The search capabilities of the Big G are a lot more flexible and powerful than you may think. Just imagine how much more you could derive from Google, if you were aware of all the tips and tricks on improving your searches, and subsequently, the results you get. Google is perhaps the most effective and accurate (re)search tool, and we are about to open the door for you to its limitless set of skills.
Before we proceed, one important question needs to be answered.
How Does Search Work?
You can start by visiting Google’s Inside Search page, where you will get an interactive and easily digestible idea of the technical side of G.
Or you can stick with us.
Similarly to most search engines out there, Google employs automated programs (crawlers), and has a large index of keywords. What differentiates Google from other search engines on the market is its PageRank system.
According to many experts, the PageRank system is the most crucial feature in Google’s algorithm. PageRank is a patented automated process that ranks websites in the search engine’s results. In Google’s words:
PageRank works by counting the number and quality of links to a page to determine a rough estimate of how important the website is. The underlying assumption is that more important websites are likely to receive more links from other websites.
Google’s official algorithm is a well-kept secret. What we know is that the search giant changes its algorithm, among other things, hundreds of times on a yearly basis. Some of the updates are major because they influence search results, like Google Panda and Google Penguin. Other updates, for unclear reasons, may not be properly announced by Google, or may luck sufficient explanation, leaving search marketers with many questions to be answered.
An example is the update from January 8 this year, which was defined as a core algorithm one. Even though Google confirmed that the update wasn’t a Penguin one, other details about it were scarce.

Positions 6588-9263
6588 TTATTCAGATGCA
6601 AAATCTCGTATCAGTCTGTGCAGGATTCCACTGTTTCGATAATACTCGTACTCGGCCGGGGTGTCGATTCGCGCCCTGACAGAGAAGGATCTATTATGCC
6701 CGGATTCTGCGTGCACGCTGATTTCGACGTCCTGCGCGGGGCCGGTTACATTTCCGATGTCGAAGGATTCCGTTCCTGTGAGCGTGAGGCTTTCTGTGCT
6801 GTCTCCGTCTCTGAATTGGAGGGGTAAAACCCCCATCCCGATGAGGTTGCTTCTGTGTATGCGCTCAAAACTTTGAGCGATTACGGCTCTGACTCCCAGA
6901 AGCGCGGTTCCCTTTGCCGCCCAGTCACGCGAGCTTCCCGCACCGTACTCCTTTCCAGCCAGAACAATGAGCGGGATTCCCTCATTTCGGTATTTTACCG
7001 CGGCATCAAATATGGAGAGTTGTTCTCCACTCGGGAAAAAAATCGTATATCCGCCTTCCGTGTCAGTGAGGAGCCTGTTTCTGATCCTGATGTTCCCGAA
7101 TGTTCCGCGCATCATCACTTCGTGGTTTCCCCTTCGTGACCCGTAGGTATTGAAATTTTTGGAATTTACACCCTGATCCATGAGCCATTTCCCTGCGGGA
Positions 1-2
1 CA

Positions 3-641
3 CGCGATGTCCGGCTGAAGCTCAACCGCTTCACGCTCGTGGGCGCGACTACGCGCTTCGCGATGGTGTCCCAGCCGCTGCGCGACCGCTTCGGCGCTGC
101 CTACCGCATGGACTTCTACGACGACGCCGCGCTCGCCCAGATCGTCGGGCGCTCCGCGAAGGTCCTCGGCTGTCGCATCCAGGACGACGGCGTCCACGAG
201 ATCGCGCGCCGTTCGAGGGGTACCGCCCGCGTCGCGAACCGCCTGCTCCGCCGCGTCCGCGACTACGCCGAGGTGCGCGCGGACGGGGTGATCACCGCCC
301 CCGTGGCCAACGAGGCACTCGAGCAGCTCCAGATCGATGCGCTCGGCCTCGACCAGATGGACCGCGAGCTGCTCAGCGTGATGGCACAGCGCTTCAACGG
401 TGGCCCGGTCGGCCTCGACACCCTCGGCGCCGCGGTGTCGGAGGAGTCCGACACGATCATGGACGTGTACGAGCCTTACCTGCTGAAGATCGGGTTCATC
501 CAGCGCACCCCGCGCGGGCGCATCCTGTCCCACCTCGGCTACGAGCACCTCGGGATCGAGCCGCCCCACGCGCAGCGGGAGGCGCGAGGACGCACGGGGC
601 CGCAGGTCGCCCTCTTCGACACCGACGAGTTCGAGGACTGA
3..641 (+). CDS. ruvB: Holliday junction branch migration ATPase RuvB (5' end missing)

For search marketers, knowing when Google updates are released is a must, as they can clarify changes in page rankings and organic website traffic. Overall, Google updates definitely affect search engine optimization.
All this information may not seem relevant to the average user, but it helps understand the inner workings of the leading search engine. What the average user will find a lot more useful and resourceful is…
How to Make Search Results Better
Why would you want to improve your search methods? For starters, if your profession or studies depend on your search skills, you better know how to squeeze the best (results) out of Google!
Before we start with the clever tips and tricks, make sure to configure your search settings and preferences (if you haven’t already), such as filters, instant predictions, search history, etc. Go to Google’s Preferences page.
For better search results…
Use Quotes: “search a phrase on Google”
You may know this basic trick, and it’s definitely one of the simplest yet most effective ways to improve googling.
Why is this helpful? By applying quotes around a phrase, you will be displayed only pages with the same words, in the same order. This is also known as a ‘wildcard search’. You can see how this is extra helpful, right?
Include an Asterisk within Quotes: * is stronger than Superman
Why? To indicate an unknown or changeable word in a phrase. Another example: the three* search will show you results about The Three Stooges, The Three Musketeers, etc.